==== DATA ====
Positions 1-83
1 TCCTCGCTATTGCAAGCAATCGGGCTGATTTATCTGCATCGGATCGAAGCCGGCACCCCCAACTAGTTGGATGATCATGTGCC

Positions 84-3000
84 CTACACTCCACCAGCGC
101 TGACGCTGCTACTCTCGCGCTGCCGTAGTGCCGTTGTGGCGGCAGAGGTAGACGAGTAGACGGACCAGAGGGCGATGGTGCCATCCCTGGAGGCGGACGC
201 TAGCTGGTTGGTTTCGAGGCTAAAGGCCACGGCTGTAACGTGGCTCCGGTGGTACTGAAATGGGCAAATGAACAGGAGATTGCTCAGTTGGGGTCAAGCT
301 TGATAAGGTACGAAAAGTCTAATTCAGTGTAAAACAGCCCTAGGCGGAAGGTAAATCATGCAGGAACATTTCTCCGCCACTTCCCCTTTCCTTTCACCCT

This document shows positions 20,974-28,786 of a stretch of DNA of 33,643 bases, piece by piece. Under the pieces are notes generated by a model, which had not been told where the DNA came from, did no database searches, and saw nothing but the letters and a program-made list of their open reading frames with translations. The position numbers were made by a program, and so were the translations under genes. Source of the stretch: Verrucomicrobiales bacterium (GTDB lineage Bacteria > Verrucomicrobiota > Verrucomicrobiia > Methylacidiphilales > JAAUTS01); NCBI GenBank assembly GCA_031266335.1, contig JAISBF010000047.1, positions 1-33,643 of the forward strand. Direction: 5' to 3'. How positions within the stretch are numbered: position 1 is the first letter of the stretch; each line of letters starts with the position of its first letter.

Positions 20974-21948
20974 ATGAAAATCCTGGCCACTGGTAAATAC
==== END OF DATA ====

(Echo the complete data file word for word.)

Positions 1-83
1 TCCTCGCTATTGCAAGCAATCGGGCTGATTTATCTGCATCGGATCGAAGCCGGCACCCCCAACTAGTTGGATGATCATGTGCC

Positions 84-3000
84 CTACACTCCACCAGCGC
101 TGACGCTGCTACTCTCGCGCTGCCGTAGTGCCGTTGTGGCGGCAGAGGTAGACGAGTAGACGGACCAGAGGGCGATGGTGCCATCCCTGGAGGCGGACGC
201 TAGCTGGTTGGTTTCGAGGCTAAAGGCCACGGCTGTAACGTGGCTCCGGTGGTACTGAAATGGGCAAATGAACAGGAGATTGCTCAGTTGGGGTCAAGCT
301 TGATAAGGTACGAAAAGTCTAATTCAGTGTAAAACAGCCCTAGGCGGAAGGTAAATCATGCAGGAACATTTCTCCGCCACTTCCCCTTTCCTTTCACCCT

This document shows positions 20,974-28,786 of a stretch of DNA of 33,643 bases, piece by piece. Under the pieces are notes generated by a model, which had not been told where the DNA came from, did no database searches, and saw nothing but the letters and a program-made list of their open reading frames with translations. The position numbers were made by a program, and so were the translations under genes. Source of the stretch: Verrucomicrobiales bacterium (GTDB lineage Bacteria > Verrucomicrobiota > Verrucomicrobiia > Methylacidiphilales > JAAUTS01); NCBI GenBank assembly GCA_031266335.1, contig JAISBF010000047.1, positions 1-33,643 of the forward strand. Direction: 5' to 3'. How positions within the stretch are numbered: position 1 is the first letter of the stretch; each line of letters starts with the position of its first letter.

Positions 20974-21948
20974 ATGAAAATCCTGGCCACTGGTAAATAC